My company threw a holiday party a few weeks ago and since there was an open bar of sorts, I decided to order a gin and tonic. Wayne asked me what tonic water was, and I was ashamed? embarrassed? to not be able to provide the answer. What’s tonic water? What’s seltzer water?
I scrounged my brain for an appropriate factoid. “Uh, once I saw an episode of House which said something about how quinine was in tonic water?” Not the stroke of brilliance I was looking for.
“Quinine? Does that have to do with malaria?”
I don’t know! It’s sad.
I’ll make amends now!
Tonic water basically consists of four ingredients: carbonated water, a sweetener, citric acid, and quinine. The alkaloid quinine is the substance that causes bitterness. [Hmm, that’s a good one. Instead of telling someone that he/she is so bitter, you can say, “You’re so quinine.”] Quinine was added to the water as a therapeutic/preventative measure, and those clever Brits came up with the delightful gin and tonic to make the medicine go down, Mary Poppins-style.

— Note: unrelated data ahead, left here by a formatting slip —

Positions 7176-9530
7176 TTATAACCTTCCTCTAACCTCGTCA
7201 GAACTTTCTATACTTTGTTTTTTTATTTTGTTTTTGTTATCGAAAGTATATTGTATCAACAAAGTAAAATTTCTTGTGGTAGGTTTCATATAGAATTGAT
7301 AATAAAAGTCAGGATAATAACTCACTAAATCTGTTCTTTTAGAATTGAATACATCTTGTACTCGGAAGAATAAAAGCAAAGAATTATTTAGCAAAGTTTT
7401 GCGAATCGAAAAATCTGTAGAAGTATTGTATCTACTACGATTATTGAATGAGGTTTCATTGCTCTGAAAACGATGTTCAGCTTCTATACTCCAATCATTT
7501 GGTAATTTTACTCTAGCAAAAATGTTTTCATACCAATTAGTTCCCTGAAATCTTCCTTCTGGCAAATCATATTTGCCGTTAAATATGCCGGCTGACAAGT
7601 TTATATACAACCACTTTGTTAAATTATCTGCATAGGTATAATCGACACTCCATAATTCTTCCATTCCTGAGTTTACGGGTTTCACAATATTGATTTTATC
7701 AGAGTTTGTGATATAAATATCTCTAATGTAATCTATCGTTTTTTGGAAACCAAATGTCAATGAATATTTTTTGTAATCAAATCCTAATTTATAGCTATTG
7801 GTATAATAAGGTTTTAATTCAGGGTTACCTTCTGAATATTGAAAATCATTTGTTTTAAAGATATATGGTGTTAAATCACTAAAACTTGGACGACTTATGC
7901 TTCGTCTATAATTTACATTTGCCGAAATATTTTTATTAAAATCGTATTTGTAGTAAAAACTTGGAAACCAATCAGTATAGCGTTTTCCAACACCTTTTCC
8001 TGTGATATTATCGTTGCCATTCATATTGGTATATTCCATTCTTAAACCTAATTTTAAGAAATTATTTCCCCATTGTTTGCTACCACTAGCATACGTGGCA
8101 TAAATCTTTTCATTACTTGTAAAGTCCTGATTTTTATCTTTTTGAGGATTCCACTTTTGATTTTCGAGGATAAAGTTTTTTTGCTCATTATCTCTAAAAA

Quinine is isolated from the bark of the cinchona tree, native to the Andes mountains. Trees in the genus Cinchona were taken to other parts of the world, notably India and Indonesia, and flourished. There are colorful stories about the historical use of cinchona bark extract involving countesses and Jesuits. Quinine works by blocking the actions of the enzyme heme polymerase which results in a build-up of toxic heme within the parasite Plasmodium falciparum, nicely killing those buggers.
It would not be advised to swill gin and tonics to self-medicate for malaria, as you would be consuming roughly 100 drinks a day. The amount of quinine in commercially available tonic water is minimal: 20 mg per 6 fluid ounces, and the prescribed dosage of quinine is 600 mg per day.
Seltzer water is just carbonated water. What a letdown; I thought it would be more exciting than that.
And then people at the party all ordered gin and tonics and I felt like a trendsetter.